Just over a year ago, the University of Toronto announced plans to build a new timber-framed tower above the north end of the Goldring Centre for High Performance Sport, designed by Patkau Architects of Vancouver and MacLennan Jaunkalns Miller Architects (MJMA) of Toronto. Plans for the Academic Wood Tower were submitted to the City later in the year, seeking rezoning to permit the 14-storey building on Devonshire Place, just south of Bloor Street.

Location of the U of T: Academic Wood Tower, image via submission to City of Toronto

This week, plans for the new wood tower were resubmitted to the City. The second submission addresses comments received from City staff following the 2018 submission with a number of minor revisions to the building's internal components, as well as more prominent changes to the project’s crystalline massing and exterior envelope.

Looking northwest to the U of T: Academic Wood Tower, image via submission to City of Toronto

The tower’s relationship with the existing Goldring Centre below has been modified. An expansion of the faceted tower base puts increased focus on a glass reveal framing angled supports that extend the design language of the existing Goldring Centre. This expanded reveal section now matches the Goldring Centre’s height to create less of a visual separation between the base and tower above.

Looking southwest to the U of T: Academic Wood Tower, image via submission to City of Toronto

The glazed exterior framing wood structural elements seen in the initial submission has been partially replaced by a Concrete Skin Panel Wall exterior in a timber or sandstone-colour finish along the south, east, and west facades. The north facade—with less year-round sun exposure than the other elevations—retains the glazed facade highlighting timber structural elements presented in the 2018 submission.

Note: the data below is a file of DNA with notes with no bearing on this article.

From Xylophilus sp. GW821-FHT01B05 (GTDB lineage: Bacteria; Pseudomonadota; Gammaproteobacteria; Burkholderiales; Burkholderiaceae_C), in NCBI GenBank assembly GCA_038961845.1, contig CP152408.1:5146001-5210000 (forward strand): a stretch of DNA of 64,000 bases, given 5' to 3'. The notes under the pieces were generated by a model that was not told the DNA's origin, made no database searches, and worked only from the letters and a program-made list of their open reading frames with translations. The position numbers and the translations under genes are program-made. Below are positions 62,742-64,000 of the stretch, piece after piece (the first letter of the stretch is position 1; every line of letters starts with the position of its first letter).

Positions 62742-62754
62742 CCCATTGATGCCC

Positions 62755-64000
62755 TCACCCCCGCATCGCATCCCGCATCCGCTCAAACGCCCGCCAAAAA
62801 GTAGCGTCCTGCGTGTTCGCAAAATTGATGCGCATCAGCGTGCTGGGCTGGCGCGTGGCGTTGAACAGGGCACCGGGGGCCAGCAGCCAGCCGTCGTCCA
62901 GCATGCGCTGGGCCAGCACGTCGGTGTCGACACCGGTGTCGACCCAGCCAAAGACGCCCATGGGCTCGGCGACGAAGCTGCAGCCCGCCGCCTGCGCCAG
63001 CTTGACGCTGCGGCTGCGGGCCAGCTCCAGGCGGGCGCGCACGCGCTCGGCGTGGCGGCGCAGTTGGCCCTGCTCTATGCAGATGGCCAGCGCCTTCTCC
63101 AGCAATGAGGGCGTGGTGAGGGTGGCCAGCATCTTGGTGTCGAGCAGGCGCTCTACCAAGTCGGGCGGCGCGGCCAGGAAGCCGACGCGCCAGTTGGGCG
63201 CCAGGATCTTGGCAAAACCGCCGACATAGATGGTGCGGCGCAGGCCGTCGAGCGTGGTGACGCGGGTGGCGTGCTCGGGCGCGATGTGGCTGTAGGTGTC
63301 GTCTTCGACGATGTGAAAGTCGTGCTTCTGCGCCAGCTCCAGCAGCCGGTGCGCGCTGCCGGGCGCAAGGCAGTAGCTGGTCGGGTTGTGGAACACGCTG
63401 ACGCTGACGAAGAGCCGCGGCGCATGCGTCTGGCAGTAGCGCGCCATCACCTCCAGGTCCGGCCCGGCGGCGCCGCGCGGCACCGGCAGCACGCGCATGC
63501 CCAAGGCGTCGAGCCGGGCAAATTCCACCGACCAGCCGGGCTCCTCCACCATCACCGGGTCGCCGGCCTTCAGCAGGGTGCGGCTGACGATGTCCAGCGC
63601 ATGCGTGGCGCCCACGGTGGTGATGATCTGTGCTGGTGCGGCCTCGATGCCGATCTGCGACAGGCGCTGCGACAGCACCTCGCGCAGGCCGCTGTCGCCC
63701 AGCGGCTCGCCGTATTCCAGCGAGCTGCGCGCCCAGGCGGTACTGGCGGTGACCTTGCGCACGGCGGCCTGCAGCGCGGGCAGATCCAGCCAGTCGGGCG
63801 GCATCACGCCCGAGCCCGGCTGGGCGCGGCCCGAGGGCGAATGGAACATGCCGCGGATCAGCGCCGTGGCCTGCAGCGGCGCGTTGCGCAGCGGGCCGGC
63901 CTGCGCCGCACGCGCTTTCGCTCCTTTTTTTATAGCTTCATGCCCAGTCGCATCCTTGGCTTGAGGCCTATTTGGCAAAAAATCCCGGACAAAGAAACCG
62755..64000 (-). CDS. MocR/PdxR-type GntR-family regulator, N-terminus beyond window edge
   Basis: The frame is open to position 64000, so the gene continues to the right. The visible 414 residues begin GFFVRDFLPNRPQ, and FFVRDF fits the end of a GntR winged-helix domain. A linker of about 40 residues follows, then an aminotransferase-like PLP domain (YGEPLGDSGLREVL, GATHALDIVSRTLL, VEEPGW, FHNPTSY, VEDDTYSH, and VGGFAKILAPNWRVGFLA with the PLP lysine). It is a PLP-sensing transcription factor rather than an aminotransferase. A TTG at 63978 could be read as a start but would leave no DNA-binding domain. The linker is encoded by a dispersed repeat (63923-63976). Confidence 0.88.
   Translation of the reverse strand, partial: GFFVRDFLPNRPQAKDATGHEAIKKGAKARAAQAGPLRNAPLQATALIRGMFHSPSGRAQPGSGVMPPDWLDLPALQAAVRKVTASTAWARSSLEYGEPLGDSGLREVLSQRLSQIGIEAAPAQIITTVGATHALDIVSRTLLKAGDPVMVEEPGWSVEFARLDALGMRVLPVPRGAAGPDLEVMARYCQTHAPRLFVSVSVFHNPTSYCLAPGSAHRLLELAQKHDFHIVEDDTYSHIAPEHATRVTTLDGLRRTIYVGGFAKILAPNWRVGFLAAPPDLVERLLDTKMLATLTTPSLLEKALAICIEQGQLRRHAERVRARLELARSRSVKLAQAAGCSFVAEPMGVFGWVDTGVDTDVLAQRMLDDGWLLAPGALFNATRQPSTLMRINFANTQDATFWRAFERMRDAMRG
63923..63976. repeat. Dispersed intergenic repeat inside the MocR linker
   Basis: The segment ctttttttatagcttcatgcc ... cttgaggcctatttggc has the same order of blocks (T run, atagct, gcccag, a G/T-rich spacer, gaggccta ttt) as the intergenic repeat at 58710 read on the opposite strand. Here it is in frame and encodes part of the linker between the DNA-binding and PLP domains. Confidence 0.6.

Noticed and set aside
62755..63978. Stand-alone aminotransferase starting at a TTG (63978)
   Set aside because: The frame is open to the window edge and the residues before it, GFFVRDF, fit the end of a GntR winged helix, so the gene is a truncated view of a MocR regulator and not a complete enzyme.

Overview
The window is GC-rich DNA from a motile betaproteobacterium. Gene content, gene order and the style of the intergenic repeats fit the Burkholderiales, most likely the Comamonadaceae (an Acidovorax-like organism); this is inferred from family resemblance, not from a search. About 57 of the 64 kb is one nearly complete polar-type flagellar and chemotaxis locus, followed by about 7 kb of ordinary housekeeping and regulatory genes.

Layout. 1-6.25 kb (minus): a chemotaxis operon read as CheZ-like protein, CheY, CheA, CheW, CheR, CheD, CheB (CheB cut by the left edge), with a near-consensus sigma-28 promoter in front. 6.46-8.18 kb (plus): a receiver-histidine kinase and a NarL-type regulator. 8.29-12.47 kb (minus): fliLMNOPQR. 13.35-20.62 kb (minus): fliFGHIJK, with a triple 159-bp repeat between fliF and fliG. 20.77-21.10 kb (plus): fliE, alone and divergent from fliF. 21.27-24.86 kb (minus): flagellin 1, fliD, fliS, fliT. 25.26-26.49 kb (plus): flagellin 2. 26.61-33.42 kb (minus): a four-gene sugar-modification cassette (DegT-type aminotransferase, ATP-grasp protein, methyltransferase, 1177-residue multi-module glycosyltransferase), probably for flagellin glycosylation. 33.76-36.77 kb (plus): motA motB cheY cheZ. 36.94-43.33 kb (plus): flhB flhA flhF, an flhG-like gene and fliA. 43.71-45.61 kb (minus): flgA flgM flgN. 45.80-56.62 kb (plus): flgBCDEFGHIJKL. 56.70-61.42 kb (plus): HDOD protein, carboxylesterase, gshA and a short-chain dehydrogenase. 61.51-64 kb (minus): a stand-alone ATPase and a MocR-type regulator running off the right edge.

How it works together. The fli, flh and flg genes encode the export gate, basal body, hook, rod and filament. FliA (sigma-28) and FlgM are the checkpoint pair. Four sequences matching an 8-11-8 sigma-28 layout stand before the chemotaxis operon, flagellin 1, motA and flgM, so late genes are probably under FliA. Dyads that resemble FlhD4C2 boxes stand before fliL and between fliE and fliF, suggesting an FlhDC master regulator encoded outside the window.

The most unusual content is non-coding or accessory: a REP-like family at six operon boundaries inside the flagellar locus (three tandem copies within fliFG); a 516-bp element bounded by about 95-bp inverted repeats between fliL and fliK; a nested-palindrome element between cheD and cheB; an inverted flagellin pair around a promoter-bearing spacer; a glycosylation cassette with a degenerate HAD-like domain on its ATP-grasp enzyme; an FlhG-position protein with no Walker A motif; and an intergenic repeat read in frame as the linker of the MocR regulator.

Looking east to the U of T: Academic Wood Tower, image via submission to City of Toronto

If approved, the project’s mass timber frame—8 storeys taller than the maximum of six storeys for timber buildings permitted in the Ontario Building Code (OBC)—would require a site-specific amendment to the OBC to move forward. Beyond this obstacle, the realization of the new tower could happen quite quickly thanks to the recently built Goldring Centre having been engineered to support the load of a tower at its north end.

Looking northwest to the U of T: Academic Wood Tower, image via submission to City of Toronto

As proposed, the building would add new classrooms, study areas, research labs, meeting rooms, offices, and dining and event spaces for the U of T's Rotman School of Business, the Munk School of Global Affairs and Public Policy, the Mathematical Finance Program, and Faculty of Kinesiology and Physical Education.

Looking south to the U of T: Academic Wood Tower, image via submission to City of Toronto

Additional information and images can be found in our database file for the project, linked below. Want to get involved in the discussion? Check out the associated Forum thread, or leave a comment in the field provided at the bottom of this page.

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Related Companies:  Bousfields, EllisDon, LiveRoof Ontario Inc, MacLennan Jaunkalns Miller Architects, Patkau Architects, University of Toronto, Walters Group